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Measurement errors in dietary data lead to attenuated estimates of associations between dietary exposures and health outcomes. The present study aimed to compare and evaluate different approaches of handling implausible reports by exemplary analysis of the association between dietary intakes (total energy, soft drinks, fruits/vegetables) and overweight/obesity in children.
Cross-sectional multicentre study.
Kindergartens/schools from eight European countries participating in the IDEFICS Study.
Children (n 5357) aged 2–9 years who provided one 24 h dietary recall and complete covariate information.
The 24 h recalls were classified into three reporting groups according to adapted Goldberg cut-offs: under-report, plausible report or over-report. In the basic logistic multilevel model (adjusted for age and sex, including study centre as random effect), the dietary exposures showed no significant association with overweight/obesity (energy intake: OR=0·996 (95 % CI 0·983, 1·010); soft drinks: OR = 0·999 (95 % CI 0·986, 1·013)) and revealed even a positive association for fruits/vegetables (OR = 1·009 (95 % CI 1·001, 1·018)). When adding the reporting group (dummy variables) and a propensity score for misreporting as adjustment terms, associations became significant for energy intake as well as soft drinks (energy: OR = 1·074 (95 % CI 1·053, 1·096); soft drinks: OR = 1·015 (95 % CI 1·000, 1·031)) and the association between fruits/vegetables and overweight/obesity pointed to the reverse direction compared with the basic model (OR = 0·993 (95 % CI 0·984, 1·002)).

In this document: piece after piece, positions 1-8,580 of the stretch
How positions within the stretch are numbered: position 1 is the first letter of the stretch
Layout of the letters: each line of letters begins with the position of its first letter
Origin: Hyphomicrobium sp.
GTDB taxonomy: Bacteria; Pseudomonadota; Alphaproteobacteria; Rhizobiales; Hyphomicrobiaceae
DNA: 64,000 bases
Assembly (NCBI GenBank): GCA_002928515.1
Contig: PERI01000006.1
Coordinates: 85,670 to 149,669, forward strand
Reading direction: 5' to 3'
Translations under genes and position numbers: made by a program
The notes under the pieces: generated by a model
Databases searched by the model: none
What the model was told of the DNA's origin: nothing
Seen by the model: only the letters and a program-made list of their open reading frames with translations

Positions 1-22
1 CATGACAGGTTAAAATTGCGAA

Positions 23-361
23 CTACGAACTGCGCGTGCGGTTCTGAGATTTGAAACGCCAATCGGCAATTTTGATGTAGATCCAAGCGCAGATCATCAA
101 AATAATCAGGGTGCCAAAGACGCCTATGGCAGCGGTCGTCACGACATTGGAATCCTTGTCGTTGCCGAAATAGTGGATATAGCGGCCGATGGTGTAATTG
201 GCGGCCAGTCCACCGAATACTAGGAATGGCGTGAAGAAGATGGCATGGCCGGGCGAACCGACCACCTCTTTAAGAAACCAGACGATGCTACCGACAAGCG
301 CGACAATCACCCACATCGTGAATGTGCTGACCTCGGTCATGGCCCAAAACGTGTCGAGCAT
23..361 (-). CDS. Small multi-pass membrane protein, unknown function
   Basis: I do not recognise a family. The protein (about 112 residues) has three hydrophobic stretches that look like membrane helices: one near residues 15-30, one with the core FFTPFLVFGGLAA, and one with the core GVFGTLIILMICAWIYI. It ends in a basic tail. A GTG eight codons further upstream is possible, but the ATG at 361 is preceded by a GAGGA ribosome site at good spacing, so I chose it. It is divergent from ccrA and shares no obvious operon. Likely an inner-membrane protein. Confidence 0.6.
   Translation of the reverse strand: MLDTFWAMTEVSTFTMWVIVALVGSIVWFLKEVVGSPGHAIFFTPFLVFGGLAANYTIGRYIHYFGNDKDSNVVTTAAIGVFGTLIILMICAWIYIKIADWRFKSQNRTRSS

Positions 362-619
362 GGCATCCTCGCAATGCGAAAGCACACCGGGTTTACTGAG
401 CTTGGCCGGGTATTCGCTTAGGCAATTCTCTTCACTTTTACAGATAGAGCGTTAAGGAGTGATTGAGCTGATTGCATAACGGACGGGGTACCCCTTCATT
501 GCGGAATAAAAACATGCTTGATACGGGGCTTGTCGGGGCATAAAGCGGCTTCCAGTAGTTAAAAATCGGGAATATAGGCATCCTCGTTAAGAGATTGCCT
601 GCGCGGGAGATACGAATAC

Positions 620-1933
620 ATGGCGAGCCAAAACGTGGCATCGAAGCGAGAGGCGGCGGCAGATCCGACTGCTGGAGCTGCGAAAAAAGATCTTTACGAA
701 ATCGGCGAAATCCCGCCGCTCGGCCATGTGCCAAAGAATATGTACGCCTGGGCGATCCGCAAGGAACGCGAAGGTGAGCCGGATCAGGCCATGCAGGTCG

Associations between dietary exposures and health outcomes are strongly affected or even masked by measurement errors. In the present analysis consideration of the reporting group and inclusion of a propensity score for misreporting turned out to be useful tools to counteract attenuation of effect estimates.
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